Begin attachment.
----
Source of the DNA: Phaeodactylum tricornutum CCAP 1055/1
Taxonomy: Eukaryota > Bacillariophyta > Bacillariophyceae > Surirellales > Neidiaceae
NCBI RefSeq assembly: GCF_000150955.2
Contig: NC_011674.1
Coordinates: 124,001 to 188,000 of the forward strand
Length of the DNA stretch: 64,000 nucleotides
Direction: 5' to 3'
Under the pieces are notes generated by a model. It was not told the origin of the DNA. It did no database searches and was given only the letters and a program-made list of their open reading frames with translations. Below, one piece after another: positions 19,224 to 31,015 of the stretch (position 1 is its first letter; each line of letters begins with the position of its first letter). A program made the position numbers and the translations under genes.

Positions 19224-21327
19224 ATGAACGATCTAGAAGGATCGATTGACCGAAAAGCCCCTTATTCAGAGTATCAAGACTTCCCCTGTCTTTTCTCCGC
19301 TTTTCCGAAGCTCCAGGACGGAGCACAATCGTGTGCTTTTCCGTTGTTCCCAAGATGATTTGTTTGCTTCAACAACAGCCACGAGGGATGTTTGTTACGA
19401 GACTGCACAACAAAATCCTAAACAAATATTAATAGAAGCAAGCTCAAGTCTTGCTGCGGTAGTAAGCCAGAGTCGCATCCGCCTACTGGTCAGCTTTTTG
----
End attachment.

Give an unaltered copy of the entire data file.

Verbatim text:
Source of the DNA: Phaeodactylum tricornutum CCAP 1055/1
Taxonomy: Eukaryota > Bacillariophyta > Bacillariophyceae > Surirellales > Neidiaceae
NCBI RefSeq assembly: GCF_000150955.2
Contig: NC_011674.1
Coordinates: 124,001 to 188,000 of the forward strand
Length of the DNA stretch: 64,000 nucleotides
Direction: 5' to 3'
Under the pieces are notes generated by a model. It was not told the origin of the DNA. It did no database searches and was given only the letters and a program-made list of their open reading frames with translations. Below, one piece after another: positions 19,224 to 31,015 of the stretch (position 1 is its first letter; each line of letters begins with the position of its first letter). A program made the position numbers and the translations under genes.

Positions 19224-21327
19224 ATGAACGATCTAGAAGGATCGATTGACCGAAAAGCCCCTTATTCAGAGTATCAAGACTTCCCCTGTCTTTTCTCCGC
19301 TTTTCCGAAGCTCCAGGACGGAGCACAATCGTGTGCTTTTCCGTTGTTCCCAAGATGATTTGTTTGCTTCAACAACAGCCACGAGGGATGTTTGTTACGA
19401 GACTGCACAACAAAATCCTAAACAAATATTAATAGAAGCAAGCTCAAGTCTTGCTGCGGTAGTAAGCCAGAGTCGCATCCGCCTACTGGTCAGCTTTTTG